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Steelers History

NFL Historian Gives High Praise to L.C. Greenwood and Dwight White



In a recent article, NFL historian John Turney of the Talk of Fame Network named former Steelers defensive ends L.C. Greenwood and Dwight White as the best defensive end duo that’s not in Canton.

Turney limited it to hand-in-dirt guys on all downs. Tandems that were part of defenses that could stop the run and pressure opposing quarterbacks were also a key component in the rankings.

Greenwood-White edged out 16 other defensive end duos. The Dallas Cowboys’ defensive end duo of Ed “Too Tall” Jones and Harvey Martin in the 1970s came in at No. 2.

“Greenwood and Holmes were fine two-way ends, playing the run and pass, and were part of a defense that crushed opposing NFL running games,” Turney wrote. “White made first- or second-team All-AFC from 1972-75 and went to the Pro Bowl in 1972 and 1973 … making the all-star event one year before Greenwood’s first visit.

“However, Greenwood was a six-time Pro Bowler and two-time first-team All-Pro. He also could make a case as Defensive MVP in Super Bowls IX and X had there been such an award. He was that dominant in those games.

“Greenwood has also been a six-time finalist for the Pro Football Hall of Fame. Of the 32 players listed, he probably has the best chance of getting a bust in Canton.”

Steelers DE L.C. Greenwood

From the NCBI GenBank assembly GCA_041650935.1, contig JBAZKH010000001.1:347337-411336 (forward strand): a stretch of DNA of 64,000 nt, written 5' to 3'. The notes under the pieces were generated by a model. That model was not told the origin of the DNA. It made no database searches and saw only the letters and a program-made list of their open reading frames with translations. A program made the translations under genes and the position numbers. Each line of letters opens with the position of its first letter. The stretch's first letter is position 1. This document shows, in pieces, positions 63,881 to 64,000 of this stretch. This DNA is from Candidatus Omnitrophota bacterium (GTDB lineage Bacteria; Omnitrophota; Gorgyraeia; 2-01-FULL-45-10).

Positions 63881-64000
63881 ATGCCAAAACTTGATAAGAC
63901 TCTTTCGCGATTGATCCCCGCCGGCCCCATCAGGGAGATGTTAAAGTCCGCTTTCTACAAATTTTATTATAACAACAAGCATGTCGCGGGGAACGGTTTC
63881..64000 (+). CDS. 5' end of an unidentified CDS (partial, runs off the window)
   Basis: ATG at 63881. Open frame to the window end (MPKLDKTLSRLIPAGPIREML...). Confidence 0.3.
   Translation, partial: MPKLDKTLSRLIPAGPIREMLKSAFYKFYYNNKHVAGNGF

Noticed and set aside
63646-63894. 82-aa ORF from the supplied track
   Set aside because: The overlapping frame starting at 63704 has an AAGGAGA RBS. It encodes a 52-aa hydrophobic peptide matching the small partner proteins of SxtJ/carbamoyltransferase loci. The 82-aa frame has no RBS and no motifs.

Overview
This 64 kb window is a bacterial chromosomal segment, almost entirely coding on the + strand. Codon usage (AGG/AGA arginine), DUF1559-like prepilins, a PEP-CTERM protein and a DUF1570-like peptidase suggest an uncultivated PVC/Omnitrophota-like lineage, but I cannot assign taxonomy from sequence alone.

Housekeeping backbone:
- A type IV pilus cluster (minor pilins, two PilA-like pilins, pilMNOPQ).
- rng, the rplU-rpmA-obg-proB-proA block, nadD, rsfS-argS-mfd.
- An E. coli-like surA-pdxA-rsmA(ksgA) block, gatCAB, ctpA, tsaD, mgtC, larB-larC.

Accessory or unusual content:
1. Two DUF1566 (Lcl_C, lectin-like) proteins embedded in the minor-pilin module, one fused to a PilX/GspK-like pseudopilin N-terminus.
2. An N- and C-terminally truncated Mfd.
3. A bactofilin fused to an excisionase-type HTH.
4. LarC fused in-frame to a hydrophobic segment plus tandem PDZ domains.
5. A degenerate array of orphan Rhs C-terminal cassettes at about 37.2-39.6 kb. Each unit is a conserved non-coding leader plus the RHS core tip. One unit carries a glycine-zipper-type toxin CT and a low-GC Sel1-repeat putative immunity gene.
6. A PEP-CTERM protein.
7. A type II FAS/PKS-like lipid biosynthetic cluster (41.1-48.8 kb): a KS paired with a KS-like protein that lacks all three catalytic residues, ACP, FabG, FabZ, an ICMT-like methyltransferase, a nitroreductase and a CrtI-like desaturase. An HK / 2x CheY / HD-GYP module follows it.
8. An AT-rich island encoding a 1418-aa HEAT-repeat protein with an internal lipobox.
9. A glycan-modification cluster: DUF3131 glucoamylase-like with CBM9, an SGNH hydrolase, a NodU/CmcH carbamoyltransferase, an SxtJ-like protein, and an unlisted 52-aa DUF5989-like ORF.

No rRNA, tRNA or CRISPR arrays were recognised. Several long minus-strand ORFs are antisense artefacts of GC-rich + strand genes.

NORFOLK, Va. — L.C. Greenwood, a former Pittsburgh Steeler, and Luis Tiant, a former Boston Red Sox player, stand on the brow of USS Albany (SSN 753) with Chief of the Boat, Michael Nichols, before going below decks to tour Albany June 13. The tour was part of Summerfest 2007, hosted by Naval Station Norfolk’s Morale Welfare and Recreation. U.S. Navy photo by Mass Communication Specialist 1st Class Christina M. Shaw (RELEASED)

Last October, Turney stated that it’s  long overdue for Greenwood to be in the Pro Football Hall of Fame.

“Greenwood in the senior pool, it’s time to give him one last look to see if a player with four rings, six Pro Bowls, two All-Pros and an all-decade selection should be outside the Hall of Fame looking in,” Turney wrote. “Too many Steelers or not, the Hall should be reserved for how well an individual performs, not whom he played for. L.C. Greenwood performed like a Hall of Famer, and it’s time he had a Gold Jacket to match his shoes.”

Like Hall of Fame Steelers wide receiver Lynn Swann, Greenwood came up big in the playoffs, especially in Super Bowls.

“Though he had no sacks in Super Bowl IX — no Steeler did — he batted down three passes and repeatedly flushed Fran Tarkenton from the pocket in a game the Steelers won, 16-6, and held Minnesota to nine first downs and 119 yards in offense,” Turney wrote.

“The next year L.C. and the Steel Curtain were all over Roger Staubach, sacking the Dallas quarterback seven times — including four by Greenwood — en route to a 21-17 victory.

“Had there been an award for Super Bowl Defensive Player of the Game, Greenwood easily could’ve won it in both the 1974 and 1975 Super Bowls. He played as well as any defensive Steeler, including Joe Greene, Jack Lambert, Ham, Blount … anyone you can name. All told in the playoffs, he was credited with more than 10 sacks — one of the few players to reach double digits in postseason play.”